With growing labour availability issues, how can grocery logistics operations significantly boost performance? Vincent Jacquemart, CEO at French AMR designer and manufacturer iFollow, offers a solution.
Faced with the likelihood of long term staff shortages and resulting rises in pay rates, warehouse and distribution centre operators in grocery and many other sectors are turning sometimes belatedly to automation. This is certainly an option but not all solutions deliver really significant productivity improvements.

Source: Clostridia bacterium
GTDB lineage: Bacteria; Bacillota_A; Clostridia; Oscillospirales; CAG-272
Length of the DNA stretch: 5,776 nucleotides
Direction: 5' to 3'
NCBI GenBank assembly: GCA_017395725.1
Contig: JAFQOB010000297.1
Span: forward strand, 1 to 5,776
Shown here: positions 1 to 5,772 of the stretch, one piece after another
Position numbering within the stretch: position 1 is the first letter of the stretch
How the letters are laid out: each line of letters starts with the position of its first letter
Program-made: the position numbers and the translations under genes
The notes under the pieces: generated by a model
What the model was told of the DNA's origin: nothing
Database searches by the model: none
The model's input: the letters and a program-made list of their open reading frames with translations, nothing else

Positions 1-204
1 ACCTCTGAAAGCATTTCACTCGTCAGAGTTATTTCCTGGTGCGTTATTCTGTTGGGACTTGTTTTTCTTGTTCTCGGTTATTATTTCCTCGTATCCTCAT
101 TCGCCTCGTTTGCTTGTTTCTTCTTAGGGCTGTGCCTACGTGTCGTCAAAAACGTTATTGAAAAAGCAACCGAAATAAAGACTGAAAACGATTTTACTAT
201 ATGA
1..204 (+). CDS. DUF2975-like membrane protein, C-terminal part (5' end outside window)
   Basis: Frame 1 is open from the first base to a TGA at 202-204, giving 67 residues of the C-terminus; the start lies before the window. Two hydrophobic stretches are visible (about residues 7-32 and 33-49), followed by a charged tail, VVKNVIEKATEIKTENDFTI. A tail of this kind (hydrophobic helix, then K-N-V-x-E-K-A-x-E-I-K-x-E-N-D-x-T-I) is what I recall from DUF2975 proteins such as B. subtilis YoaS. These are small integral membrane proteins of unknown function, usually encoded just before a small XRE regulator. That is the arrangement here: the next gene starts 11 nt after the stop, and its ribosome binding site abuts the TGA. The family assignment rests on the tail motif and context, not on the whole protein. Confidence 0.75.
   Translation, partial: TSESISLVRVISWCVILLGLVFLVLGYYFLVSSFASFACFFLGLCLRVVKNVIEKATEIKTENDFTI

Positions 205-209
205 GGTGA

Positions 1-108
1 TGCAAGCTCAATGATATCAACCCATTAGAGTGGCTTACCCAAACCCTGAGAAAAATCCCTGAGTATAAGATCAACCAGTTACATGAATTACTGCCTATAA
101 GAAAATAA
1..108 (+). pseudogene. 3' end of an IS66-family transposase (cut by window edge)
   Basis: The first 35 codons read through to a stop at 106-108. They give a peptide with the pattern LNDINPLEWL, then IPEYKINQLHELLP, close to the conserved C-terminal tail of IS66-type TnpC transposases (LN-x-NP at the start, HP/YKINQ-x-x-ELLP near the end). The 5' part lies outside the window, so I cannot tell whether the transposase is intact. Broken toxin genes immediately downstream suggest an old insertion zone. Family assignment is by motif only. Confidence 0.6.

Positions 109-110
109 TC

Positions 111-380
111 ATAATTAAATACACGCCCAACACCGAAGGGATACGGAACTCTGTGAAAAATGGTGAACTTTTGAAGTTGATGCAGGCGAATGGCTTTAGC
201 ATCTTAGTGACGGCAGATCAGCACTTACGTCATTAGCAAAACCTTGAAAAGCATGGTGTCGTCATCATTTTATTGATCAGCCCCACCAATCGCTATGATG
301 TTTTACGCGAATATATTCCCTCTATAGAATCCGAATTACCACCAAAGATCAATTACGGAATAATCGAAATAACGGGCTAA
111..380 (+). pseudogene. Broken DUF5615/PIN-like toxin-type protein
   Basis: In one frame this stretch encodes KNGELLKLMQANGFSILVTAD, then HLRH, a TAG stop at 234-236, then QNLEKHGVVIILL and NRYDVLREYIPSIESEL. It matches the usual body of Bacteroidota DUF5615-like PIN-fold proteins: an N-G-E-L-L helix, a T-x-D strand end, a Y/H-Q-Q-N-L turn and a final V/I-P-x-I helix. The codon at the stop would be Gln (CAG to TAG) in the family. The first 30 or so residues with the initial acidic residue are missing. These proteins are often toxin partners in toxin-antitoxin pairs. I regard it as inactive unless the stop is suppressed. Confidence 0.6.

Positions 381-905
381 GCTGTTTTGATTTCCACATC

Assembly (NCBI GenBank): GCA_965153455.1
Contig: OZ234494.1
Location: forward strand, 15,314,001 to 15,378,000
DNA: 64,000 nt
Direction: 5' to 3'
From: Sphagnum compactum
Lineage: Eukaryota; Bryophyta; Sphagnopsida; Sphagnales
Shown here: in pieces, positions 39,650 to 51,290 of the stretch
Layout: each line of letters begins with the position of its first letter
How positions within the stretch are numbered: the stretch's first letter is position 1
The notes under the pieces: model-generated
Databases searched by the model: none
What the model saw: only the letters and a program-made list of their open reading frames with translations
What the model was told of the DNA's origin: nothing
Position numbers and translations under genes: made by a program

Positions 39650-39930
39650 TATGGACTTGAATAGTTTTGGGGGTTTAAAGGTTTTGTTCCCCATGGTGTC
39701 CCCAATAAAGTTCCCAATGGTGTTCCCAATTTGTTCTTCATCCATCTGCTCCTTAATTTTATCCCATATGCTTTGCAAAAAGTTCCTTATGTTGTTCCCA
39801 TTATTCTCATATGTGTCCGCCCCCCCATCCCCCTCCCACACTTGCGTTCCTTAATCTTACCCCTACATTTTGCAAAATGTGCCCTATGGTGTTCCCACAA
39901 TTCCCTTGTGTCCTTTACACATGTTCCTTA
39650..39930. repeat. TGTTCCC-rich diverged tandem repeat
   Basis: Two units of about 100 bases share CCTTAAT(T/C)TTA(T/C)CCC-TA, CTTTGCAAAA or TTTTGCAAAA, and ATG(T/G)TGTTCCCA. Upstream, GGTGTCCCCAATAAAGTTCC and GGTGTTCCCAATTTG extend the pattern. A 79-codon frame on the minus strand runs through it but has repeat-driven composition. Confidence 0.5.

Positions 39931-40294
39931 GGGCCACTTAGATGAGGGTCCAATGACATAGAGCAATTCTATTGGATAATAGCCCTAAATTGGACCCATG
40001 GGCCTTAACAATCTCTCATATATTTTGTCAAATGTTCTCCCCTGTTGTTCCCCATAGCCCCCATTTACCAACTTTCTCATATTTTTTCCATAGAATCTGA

Labour shortages in logistics have been building for some years, by no means just because of Brexit, and the inability to fulfil orders reliably is becoming an existential threat for many firms. Logistics UK in October claimed that “13% of traders are reporting severe warehouse staff shortages”; in November the Cold Chain Federation noted “10% to 20% shortage rates” among its members. The Recruitment and Employment Confederation reported a 9.1% increase in Fork Lift Truck (FLT) driver vacancies just in the first week of November, with pay rates jumping 20-30% and Clare Bottle, CEO of the UK Warehousing Association (UKWA) told BBC News that “if anything, warehousing has been hit harder than driving by the exodus of people from our workforce”. Meanwhile, available workers are older, and arguably more vulnerable to injury from heavy and repetitive manual tasks – distributors are already under pressure from Unions and workforce representatives over unacceptable rates of musculo-skeletal injury.